Crossroads of Culture 200 Years of Canadian Immigration (1800-2000)
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Historical Overview of Immigration to Canada

Building a Country

One dramatic difference between this influx and earlier immigration was the number of western, central and eastern Europeans, very few of whom spoke either English or French in 1931.

People of British origin still predominated (52%), but now there were many others besides them and the French Canadians. There were 1,021,133 rural residents whose mother tongue was neither French nor English nor an Aboriginal language. German, Ukrainian and Dutch settlers accounted for 54.4% of this total. The contours of urban immigration took a radically different shape, one based much more on race and class.

Class conflict resulting from mass immigration occurred even more in British Columbia. It also had an overtone of racism due to the large numbers of Asians attracted to that province. Many turned to coal mining on Vancouver Island, including hundreds of Chinese who were willing to work for half the wages of whites. Chinese labourers also helped build the Canadian Pacific Railway in British Columbia, having been imported to do so.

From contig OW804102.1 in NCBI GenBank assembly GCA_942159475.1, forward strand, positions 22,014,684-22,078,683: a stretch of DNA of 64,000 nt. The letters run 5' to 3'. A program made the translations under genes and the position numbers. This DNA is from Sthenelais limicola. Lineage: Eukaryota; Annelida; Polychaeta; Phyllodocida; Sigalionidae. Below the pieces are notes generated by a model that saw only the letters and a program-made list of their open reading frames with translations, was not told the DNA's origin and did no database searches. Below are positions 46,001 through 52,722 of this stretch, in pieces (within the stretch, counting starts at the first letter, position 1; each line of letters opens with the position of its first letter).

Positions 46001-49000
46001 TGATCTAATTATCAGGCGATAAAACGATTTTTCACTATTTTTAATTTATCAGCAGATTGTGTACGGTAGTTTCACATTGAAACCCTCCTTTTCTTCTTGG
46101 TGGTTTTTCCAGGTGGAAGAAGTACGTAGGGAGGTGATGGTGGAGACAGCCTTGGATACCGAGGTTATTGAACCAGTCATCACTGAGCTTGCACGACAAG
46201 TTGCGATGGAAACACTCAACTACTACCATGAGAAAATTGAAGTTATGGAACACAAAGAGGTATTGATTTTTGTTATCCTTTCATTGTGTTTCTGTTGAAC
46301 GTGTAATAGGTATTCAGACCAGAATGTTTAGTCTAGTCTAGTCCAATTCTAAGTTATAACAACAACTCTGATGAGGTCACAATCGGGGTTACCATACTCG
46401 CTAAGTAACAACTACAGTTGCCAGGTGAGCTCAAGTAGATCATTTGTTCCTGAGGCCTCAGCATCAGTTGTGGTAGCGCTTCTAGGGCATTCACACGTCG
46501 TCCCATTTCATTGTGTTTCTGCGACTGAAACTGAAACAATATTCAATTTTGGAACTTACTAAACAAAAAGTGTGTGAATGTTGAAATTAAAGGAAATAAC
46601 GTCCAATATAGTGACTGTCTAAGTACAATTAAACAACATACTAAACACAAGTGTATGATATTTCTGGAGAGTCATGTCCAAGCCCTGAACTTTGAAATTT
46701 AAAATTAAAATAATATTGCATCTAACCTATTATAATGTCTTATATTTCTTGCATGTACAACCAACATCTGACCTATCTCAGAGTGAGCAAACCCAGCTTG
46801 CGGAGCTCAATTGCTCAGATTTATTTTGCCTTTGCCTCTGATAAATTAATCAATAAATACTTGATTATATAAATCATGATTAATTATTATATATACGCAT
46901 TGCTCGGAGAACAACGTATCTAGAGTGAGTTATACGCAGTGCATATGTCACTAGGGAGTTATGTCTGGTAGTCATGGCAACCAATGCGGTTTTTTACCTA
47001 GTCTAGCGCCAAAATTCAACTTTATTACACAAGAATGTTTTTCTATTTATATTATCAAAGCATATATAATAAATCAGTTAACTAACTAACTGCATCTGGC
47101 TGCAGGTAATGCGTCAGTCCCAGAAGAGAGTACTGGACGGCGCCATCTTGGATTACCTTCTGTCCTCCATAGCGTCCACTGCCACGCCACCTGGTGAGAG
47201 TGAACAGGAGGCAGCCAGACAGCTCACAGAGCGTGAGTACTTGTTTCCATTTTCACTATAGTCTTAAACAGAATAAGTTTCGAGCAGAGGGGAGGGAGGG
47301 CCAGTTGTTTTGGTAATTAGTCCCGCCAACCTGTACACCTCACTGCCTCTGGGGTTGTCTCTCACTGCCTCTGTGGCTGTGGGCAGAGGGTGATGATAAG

By the end of the century, there was a sizable contingent of Japanese in the salmon fishery, and during the Great War, Sikhs from northern India were in demand as sawmill workers. These imports reflected Canada's chronic labour shortage. Businessmen, especially those operating collieries, mills or factories, continually sought greater levels of immigration to increase production

In the early twentieth century, buoyed by growing overseas and continental markets for its ores and lumber, British Columbia's economy needed skilled workers and engineers, as well as labourers. Britain, and particularly the United States, became the main sources for such men. And with them came wives and children who wanted homes, schools, hospitals, civic services and other amenities typical of modern communities.